While lower oil prices affect all GCC countries, they do not react the same way, an industry expert said, highlighting that Oman and Bahrain are the most affected, whereas Saudi Arabia, UAE, Kuwait and Qatar are less impacted.
The more resilient economies benefit from strong macroeconomic fundamentals, such as more diversification, solid financial buffers and greater integration with world trade, added Seltem Iyigun, Mena region economist at Coface, a worldwide leader in credit insurance.
The developed manufacturing and service industries in these markets allow less dependence on oil revenues, she explained.
GCC countries currently hold 30 per cent of the world’s proven oil reserves with Saudi Arabia in the lead (15.7 per cent), Kuwait (6 per cent) and the United Arab Emirates (UAE) (5.8 per cent). Together the GCC countries produced 28.6 million barrels per day in 2014, equivalent to 32.3 per cent of total global production.
Oil dominance on economic performance
GCC countries are projected to grow by 3.4 per cent in 2015 and 3.7 per cent in 2016. While these rates are considered high compared to other emerging markets, they remain below the region’s average growth rate of 5.8 per cent between 2000 and 2011.
The reason for the slowdown is the decline in oil prices, which have fallen from approximately $110 per barrel in mid-2014, to around $50 in 2015.
“While rising government expenditure, coupled with falling oil prices have impacted the GCC region, not all markets have reacted in this same pattern. Despite similarities in economic structures, the countries differ in terms of economic size, population, levels of diversification and fiscal break-even prices,” Iyigun explained.
UAE: resilient to lower oil prices
The UAE’s economy is one of the most diversified among the GCC countries, making it resilient to falling oil prices. Hydrocarbon revenues account for 25 per cent of GDP and 20 per cent of total export revenues. The non-oil private sector shows strong growth fuelled by domestic demand and tourism, especially in Dubai. According to Dubai Airports, in the first quarter of 2015, passenger traffic at Dubai International Airport jumped by 7 per cent to 19.6 million, with the influx of tourists expecting to grow further, in line with Dubai Expo 2020.
Domestic demand is powered by strong retail sales and rising confidence. Dubai’s retail sales, which rose by 7 per cent in 2014, are estimated to rise further, due to further increases in tourist numbers. Dubai’s real estate market is burgeoning through foreign investment as well as wealth from the neighbouring Abu Dhabi.
Saudi Arabia: speeding up diversification
While 80 per cent of its export revenues and around 85 per cent of its budget revenues come from the oil sector, the Kingdom is speeding up its diversification process. The main driver of economic growth is strong government spending to fuel private consumption and the construction sector, which has posted a growth of 6.7 per cent in 2014.
The industry is projected to grow in 2015 as the government plans to invest in projects such as transportation infrastructure, energy, utilities and housing.
Diversification and global integration
The GCC economies are still dependent on the hydrocarbon sector as the main export and source of revenues. However, the local governments are trying to replace this growth model through economic diversification policies aimed at reducing their dependence on the oil sector. Revenues from the hydrocarbon sector have been used to boost growth in the non-hydrocarbon industries in the form of subsidies and government spending. Saudi Arabia, UAE and Qatar have been more successful in diversifying their economies compared to their GCC neighbours.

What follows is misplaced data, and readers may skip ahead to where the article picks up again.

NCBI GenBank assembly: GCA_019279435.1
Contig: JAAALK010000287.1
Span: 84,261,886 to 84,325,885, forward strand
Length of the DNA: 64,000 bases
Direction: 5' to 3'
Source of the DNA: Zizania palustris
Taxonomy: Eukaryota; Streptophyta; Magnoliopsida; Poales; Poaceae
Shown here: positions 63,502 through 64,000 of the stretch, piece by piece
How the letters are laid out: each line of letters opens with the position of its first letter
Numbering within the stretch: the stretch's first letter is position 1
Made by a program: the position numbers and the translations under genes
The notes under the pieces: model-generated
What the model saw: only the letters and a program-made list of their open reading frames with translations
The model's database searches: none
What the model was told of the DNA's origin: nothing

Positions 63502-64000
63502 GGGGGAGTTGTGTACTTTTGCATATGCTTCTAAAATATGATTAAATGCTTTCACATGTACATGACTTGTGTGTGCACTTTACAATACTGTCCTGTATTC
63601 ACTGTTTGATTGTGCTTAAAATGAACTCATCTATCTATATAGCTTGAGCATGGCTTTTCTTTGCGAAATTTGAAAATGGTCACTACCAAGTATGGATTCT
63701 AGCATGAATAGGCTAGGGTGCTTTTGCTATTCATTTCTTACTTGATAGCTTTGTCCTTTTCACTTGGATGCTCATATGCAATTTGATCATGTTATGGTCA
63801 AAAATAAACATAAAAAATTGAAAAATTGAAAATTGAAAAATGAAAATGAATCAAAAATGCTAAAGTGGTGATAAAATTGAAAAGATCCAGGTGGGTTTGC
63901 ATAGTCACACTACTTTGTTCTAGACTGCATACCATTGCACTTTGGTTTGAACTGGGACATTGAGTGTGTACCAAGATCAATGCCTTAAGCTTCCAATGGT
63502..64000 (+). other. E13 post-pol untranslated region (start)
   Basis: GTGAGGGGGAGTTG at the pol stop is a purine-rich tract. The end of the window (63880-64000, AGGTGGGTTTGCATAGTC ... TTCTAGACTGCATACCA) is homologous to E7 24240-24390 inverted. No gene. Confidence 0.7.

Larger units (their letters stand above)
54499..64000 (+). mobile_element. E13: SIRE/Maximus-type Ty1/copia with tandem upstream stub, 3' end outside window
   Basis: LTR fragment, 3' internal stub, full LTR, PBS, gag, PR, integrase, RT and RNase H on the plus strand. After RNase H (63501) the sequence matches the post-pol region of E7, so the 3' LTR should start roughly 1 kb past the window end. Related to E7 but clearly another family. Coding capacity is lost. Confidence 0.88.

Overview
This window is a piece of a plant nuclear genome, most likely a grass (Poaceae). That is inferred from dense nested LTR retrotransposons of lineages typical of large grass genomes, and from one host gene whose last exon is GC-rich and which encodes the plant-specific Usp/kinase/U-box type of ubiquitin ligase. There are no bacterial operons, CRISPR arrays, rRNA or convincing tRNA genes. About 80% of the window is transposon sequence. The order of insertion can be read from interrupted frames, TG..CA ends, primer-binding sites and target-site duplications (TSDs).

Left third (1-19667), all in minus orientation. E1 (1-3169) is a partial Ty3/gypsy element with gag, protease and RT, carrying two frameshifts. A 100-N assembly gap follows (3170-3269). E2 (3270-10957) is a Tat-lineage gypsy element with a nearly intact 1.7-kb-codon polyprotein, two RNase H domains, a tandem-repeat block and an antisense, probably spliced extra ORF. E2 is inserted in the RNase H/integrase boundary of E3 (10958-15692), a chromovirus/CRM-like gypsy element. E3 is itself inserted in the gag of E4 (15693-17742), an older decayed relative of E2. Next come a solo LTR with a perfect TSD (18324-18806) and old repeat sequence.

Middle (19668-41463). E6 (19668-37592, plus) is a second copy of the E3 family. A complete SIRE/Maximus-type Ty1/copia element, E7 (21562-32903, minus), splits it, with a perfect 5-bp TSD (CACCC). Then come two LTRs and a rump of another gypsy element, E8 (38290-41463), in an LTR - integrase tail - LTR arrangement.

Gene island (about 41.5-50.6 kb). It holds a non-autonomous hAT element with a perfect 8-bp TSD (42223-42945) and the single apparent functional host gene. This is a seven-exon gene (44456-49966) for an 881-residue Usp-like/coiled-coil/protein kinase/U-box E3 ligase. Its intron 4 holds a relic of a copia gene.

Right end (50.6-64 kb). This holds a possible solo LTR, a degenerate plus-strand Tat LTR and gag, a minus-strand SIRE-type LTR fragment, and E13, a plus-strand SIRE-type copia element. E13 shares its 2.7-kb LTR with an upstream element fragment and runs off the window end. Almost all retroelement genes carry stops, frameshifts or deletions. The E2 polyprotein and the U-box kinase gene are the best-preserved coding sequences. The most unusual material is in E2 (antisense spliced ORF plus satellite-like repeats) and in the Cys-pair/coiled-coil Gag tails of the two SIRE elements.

As a result of long-term economic plans in GCC countries, the share of the non-oil sector in the total real GDP is rising – and increased by 12 per cent to 70 per cent in the GCC countries between 2000-2013. The local authorities have introduced measures to promote trade, and attract more foreign direct investment to facilitate economic growth.
Coface assesses that the food and beverage sector in UAE will benefit from the high-income domestic market, solid private consumption, a large population of expatriates with increasing demands, strong economic growth and the country’s position as a safe haven.
The UAE has been investing in the food processing industry; a total of $1.4 billion since 1994, especially in the dairy industry. The halal food segment is also continuing its expansion, and is projected to grow to $1.6 trillion by 2018, boosted by strong consumer demand for varied natural food choices.
In Saudi Arabia, the most promising industry is the automotive sector. Several original equipment manufacturers have established local entities in the country. The Saudi Arabian Public Investment Fund (PIF) is investing in an automobile manufacturing plant worth $1 billion with a production capacity of 150,000 cars a year by 2018. The vehicle sector is expected to grow by 3.6 per cent in 2015 due to rising disposable incomes, favourable demographics and higher urbanization rates.
“As oil continues to be a major contributor to economic performance in the GCC, economic diversification is a vital for Gulf countries to ensure continued healthy growth. This has been showcased in Saudi Arabia and the UAE, which are driving sustained GDP growth through significant government investment in non-oil sectors. In UAE, the food and beverage sector is forecasted to grow by 36 per cent between 2014 and 2019, while KSA’s automotive industry is slated to rise by 5.2 per cent in 2015,” Iyigun said.
“In view of these growth figures, Saudi Arabia and UAE are setting a positive example of the importance of diversified economies as a means to offset the impact of lower oil prices, promote growth and avoid a fiscal deficit,” she concluded. – TradeArabia News Service